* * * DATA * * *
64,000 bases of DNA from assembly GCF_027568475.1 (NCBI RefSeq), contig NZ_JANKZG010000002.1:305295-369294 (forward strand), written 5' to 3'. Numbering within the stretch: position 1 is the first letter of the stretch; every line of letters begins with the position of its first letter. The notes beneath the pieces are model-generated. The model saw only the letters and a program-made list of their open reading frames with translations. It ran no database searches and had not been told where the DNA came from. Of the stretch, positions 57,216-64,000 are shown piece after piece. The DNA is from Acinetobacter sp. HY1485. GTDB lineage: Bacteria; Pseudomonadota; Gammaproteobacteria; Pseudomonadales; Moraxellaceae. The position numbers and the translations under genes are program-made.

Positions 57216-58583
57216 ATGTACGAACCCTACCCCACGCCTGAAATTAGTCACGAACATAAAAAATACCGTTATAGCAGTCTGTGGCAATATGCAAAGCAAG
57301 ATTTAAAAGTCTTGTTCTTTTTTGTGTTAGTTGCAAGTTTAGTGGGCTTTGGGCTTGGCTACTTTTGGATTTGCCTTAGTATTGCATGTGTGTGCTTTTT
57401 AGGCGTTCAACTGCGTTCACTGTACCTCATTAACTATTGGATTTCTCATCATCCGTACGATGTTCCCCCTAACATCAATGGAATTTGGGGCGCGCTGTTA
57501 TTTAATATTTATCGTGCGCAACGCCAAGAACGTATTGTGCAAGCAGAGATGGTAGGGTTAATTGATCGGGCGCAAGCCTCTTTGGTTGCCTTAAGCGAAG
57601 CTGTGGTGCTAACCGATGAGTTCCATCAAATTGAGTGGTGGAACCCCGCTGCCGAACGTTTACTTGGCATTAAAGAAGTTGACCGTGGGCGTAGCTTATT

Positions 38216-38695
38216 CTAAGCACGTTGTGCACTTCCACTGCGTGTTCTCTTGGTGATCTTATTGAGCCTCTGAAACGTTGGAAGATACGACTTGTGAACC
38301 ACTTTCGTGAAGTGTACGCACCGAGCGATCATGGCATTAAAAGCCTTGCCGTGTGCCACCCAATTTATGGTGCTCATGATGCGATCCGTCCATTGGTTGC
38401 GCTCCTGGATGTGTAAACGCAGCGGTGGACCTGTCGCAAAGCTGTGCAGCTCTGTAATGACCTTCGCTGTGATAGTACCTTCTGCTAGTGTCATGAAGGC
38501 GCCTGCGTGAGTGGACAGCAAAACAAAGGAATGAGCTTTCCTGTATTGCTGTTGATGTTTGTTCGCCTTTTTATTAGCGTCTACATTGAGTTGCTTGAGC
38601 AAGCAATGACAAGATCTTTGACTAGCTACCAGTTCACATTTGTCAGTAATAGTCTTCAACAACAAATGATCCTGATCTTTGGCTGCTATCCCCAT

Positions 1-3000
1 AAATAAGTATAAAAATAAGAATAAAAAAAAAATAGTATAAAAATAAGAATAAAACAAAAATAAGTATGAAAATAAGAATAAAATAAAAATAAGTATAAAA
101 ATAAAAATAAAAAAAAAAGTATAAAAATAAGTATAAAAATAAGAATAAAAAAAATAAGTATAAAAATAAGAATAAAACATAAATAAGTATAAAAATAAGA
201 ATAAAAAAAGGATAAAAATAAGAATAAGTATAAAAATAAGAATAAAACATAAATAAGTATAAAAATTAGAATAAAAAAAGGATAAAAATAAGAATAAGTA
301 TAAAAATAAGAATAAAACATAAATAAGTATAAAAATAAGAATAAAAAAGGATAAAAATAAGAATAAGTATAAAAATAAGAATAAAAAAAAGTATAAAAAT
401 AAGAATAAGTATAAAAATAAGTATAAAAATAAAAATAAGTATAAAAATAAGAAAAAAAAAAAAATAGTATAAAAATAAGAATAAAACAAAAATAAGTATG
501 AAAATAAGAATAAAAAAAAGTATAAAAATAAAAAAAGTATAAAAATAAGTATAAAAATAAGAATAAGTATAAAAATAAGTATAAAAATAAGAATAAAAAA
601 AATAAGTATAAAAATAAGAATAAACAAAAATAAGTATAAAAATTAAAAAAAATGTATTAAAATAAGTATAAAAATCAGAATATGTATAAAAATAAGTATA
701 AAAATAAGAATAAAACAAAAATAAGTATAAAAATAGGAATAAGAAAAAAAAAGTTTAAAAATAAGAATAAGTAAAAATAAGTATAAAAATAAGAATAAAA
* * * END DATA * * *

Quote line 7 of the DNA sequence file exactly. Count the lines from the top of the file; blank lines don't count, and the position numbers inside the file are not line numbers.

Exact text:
57601 CTGTGGTGCTAACCGATGAGTTCCATCAAATTGAGTGGTGGAACCCCGCTGCCGAACGTTTACTTGGCATTAAAGAAGTTGACCGTGGGCGTAGCTTATT